As shown in Table 1, EC-1 at all concentrations examined were effective in producing levels of residual board surface contamination that were far below the MIL-P-28809A requirement of 14 ug NaCl/in2 equivalent.

Many modifications and variations of this invention may be made without departing from its spirit and scope, as will become apparent to those skilled in the art. The specific embodiments described herein are offered by way of example only, and the invention is limited only by the terms of the appended claims.

Patent Citations
Cited PatentFiling datePublication dateApplicantTitle
US4246147 *Jun 4, 1979Jan 20, 1981International Business Machines CorporationScreenable and strippable solder mask and use thereof
US4276186 *Jun 26, 1979Jun 30, 1981International Business Machines CorporationCleaning composition and use thereof
US4294729 *Dec 17, 1979Oct 13, 1981International Business Machines CorporationComposition containing alcohol and use thereof for epoxy removal
US4369287 *Mar 16, 1981Jan 18, 1983Motorola Inc.Permanent fluxing agent and solder-through conformal coating
US4373974 *Apr 2, 1981Feb 15, 1983Mcdonnell Douglas CorporationDispersion comprising fine metal particles, thixotropic agent, solvent, and rosin-type flux; printed circuits
US4434084 *Sep 23, 1981Feb 28, 1984E. I. Du Pont De Nemours And CompanyCopper, tin, organic acid flux, amine
US4511488 *Dec 5, 1983Apr 16, 1985Penetone CorporationSurfactant, solvent-free
Referenced by
Citing PatentFiling datePublication dateApplicantTitle
US4867800 *Jul 21, 1988Sep 19, 1989E. I. Du Pont De Nemours And CompanyCleaning composition of terpene compound and dibasic ester
US4983224 *Oct 28, 1988Jan 8, 1991Rd Chemical CompanyTerpenes and/or terpenols and polar aprotic solvent
US5011620 *Aug 7, 1989Apr 30, 1991E. I. Du Pont De Nemours And CompanyRemoval of flux residues from surfaces of printed circuit board
US5027841 *Apr 24, 1990Jul 2, 1991Electronic Controls Design, Inc.Apparatus to clean printed circuit boards
US5062988 *Aug 7, 1989Nov 5, 1991E. I. Du Pont De Nemours And CompanyFor printed circuits
US5084200 *Aug 7, 1989Jan 28, 1992E. I. Du Pont De Nemours And CompanyDibasic ester solvent, a hydrocarbon solvent and a surfactant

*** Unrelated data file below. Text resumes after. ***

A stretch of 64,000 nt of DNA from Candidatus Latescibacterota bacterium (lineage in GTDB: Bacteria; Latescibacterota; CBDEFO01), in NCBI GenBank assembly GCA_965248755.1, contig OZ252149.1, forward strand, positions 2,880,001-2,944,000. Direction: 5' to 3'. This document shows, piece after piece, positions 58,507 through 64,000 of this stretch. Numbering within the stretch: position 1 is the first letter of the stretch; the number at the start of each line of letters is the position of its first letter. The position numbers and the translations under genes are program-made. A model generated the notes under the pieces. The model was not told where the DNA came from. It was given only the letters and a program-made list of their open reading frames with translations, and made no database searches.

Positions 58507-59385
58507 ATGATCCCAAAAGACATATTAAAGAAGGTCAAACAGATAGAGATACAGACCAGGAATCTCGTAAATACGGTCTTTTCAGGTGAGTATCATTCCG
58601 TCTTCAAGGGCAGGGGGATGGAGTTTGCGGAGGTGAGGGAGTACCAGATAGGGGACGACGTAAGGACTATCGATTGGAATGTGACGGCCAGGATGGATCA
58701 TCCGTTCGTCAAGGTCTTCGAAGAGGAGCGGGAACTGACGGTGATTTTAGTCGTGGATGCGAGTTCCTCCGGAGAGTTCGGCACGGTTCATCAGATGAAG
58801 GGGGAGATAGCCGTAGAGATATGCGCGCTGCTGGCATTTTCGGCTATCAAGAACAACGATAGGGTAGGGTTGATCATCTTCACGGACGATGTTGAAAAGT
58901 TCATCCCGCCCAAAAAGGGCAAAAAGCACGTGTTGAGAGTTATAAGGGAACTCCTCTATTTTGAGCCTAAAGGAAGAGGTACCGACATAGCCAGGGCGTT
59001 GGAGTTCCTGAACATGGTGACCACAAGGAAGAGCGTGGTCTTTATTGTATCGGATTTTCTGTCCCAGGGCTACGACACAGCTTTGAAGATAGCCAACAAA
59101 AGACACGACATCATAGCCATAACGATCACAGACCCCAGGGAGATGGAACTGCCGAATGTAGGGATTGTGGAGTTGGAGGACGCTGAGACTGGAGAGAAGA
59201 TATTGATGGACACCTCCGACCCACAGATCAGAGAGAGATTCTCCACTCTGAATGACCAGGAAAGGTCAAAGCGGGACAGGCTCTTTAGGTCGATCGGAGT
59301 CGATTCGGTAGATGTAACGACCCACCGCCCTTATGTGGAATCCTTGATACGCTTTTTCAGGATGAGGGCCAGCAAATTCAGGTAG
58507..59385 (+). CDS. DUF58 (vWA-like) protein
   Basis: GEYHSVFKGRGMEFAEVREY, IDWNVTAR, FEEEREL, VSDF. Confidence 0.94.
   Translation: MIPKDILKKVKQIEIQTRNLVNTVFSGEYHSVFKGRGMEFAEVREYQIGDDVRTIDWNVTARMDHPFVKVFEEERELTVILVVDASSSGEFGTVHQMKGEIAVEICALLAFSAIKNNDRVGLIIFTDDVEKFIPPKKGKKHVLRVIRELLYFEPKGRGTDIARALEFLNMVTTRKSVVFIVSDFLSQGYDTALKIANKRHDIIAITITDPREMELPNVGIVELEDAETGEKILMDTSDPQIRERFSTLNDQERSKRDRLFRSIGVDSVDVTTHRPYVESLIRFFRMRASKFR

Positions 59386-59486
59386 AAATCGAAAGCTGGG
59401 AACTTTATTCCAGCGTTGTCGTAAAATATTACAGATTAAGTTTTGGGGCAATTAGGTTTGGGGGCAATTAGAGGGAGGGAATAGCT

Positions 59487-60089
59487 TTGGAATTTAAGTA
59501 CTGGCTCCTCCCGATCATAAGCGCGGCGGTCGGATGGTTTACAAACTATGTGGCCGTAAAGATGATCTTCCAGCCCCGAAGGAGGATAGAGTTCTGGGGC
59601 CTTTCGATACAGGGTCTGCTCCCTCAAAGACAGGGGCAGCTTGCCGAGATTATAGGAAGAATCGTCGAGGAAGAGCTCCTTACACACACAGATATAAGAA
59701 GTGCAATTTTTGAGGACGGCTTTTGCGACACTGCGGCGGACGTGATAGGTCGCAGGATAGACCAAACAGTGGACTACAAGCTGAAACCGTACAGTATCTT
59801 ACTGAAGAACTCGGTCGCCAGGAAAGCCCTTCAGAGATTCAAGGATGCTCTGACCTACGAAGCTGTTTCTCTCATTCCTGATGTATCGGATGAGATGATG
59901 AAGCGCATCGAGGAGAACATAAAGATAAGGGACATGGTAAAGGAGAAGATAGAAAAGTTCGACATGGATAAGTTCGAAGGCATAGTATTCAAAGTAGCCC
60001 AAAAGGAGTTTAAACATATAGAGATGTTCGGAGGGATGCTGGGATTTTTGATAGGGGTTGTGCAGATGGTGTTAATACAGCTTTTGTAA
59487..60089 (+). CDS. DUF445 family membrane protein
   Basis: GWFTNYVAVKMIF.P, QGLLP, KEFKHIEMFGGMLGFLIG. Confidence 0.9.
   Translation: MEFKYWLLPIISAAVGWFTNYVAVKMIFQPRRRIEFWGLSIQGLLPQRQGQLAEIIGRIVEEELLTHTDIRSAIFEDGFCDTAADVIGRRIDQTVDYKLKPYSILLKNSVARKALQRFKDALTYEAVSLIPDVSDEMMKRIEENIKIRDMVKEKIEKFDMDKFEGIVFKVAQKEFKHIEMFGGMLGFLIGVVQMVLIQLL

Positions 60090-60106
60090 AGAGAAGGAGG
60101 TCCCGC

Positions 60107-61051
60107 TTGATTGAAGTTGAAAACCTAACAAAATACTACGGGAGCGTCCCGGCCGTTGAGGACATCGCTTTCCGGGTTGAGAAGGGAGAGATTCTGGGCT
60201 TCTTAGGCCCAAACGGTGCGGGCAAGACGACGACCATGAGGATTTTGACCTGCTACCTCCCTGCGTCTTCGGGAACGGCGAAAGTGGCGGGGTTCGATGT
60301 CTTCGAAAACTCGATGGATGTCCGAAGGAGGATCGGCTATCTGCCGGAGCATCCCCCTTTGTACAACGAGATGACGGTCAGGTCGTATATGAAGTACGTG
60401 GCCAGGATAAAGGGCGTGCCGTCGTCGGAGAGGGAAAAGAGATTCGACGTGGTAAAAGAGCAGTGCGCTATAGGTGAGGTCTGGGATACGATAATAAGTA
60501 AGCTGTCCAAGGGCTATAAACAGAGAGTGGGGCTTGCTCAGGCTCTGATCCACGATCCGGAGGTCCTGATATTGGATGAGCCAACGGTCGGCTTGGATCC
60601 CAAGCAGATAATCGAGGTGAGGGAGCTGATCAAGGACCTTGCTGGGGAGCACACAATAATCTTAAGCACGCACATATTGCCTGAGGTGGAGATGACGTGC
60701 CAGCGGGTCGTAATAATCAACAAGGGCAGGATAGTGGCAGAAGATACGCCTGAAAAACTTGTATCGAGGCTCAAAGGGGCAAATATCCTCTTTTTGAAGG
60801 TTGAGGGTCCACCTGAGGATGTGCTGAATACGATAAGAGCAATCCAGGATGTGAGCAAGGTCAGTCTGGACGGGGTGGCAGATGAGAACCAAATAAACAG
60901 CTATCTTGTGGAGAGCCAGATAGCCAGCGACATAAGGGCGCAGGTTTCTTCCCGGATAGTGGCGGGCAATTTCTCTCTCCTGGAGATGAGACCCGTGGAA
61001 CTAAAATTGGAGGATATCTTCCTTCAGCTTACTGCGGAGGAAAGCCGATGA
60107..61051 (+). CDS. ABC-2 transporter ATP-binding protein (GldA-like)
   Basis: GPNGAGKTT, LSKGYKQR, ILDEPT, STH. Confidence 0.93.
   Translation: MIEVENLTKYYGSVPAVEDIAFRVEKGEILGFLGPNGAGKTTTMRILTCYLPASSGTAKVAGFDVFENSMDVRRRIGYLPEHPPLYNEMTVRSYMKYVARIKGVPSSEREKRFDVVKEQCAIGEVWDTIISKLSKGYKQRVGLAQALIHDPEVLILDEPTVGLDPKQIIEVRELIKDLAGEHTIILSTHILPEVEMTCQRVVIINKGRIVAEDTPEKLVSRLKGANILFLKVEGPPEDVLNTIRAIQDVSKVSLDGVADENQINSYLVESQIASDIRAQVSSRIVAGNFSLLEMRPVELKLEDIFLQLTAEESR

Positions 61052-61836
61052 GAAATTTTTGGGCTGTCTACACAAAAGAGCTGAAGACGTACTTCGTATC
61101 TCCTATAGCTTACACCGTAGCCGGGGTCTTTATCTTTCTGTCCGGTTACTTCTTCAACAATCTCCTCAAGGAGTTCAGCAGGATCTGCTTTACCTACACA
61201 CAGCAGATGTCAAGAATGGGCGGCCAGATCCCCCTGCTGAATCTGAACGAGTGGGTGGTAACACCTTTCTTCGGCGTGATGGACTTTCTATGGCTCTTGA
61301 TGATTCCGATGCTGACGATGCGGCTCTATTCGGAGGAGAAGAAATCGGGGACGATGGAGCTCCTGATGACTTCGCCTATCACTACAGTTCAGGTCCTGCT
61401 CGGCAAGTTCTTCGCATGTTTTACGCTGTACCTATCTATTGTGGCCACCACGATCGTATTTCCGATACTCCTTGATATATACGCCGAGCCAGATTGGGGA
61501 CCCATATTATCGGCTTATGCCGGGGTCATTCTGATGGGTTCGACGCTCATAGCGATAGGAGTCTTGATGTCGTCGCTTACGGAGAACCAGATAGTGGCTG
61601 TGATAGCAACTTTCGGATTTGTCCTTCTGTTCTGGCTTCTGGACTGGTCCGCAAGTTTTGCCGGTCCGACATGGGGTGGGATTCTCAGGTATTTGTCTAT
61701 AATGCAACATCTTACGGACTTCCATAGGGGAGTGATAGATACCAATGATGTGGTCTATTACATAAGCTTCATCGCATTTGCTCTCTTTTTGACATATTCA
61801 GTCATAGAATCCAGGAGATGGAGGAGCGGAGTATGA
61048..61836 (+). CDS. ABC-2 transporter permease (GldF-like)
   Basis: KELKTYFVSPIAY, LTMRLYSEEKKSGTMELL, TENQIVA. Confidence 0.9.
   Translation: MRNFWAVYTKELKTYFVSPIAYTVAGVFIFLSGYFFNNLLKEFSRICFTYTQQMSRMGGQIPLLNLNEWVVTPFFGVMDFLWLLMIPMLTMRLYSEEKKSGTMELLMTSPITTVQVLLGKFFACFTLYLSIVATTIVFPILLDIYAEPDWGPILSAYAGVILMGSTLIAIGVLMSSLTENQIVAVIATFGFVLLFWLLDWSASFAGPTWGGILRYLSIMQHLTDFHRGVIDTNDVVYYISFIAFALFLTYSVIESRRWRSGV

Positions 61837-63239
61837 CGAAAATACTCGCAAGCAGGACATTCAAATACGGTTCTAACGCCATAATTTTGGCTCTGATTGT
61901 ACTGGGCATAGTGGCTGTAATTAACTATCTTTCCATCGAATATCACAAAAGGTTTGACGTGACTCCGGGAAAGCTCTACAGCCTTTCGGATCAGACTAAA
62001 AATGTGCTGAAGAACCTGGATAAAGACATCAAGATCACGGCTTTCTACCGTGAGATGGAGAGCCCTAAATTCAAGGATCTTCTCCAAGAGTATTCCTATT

US5096501 *Aug 27, 1990Mar 17, 1992E. I. Du Pont De Nemours & CompanyEnvironmentally safe cleaning process and cleaning composition useful therein
US5098591 *Feb 5, 1990Mar 24, 1992Stevens Sciences Corp.Paint stripper and varnish remover compositions containing organoclay rheological additives, methods for making these compositions and methods for removing paint and other polymeric coatings from flexible and inflexible surfaces
US5103846 *Aug 30, 1989Apr 14, 1992Vitronics CorporationApparatus for cleaning mechanical devices using terpene compounds
US5124062 *Apr 22, 1991Jun 23, 1992Stevens Sciences Corp.Terpene, pyrrolidone or pyrrolidine, emulsifying surfactant, propylene or ethylene carbonate; nontoxic, nonflammable, biodegradable
US5196136 *Jun 20, 1991Mar 23, 1993E. I. Du Pont De Nemours And CompanyCleaning composition of hydrocarbon component, surfactant and multibasic ester additive
US5201958 *Nov 12, 1991Apr 13, 1993Electronic Controls Design, Inc.Closed-loop dual-cycle printed circuit board cleaning apparatus and method
US5213624 *Jul 19, 1991May 25, 1993Ppg Industries, Inc.Terpene-base microemulsion cleaning composition
US5220936 *Feb 3, 1992Jun 22, 1993Motorola, Inc.Vapor containment apparatus
US5240018 *Apr 10, 1992Aug 31, 1993Vitronics CorporationApparatus for cleaning mechanical devices using terpene compounds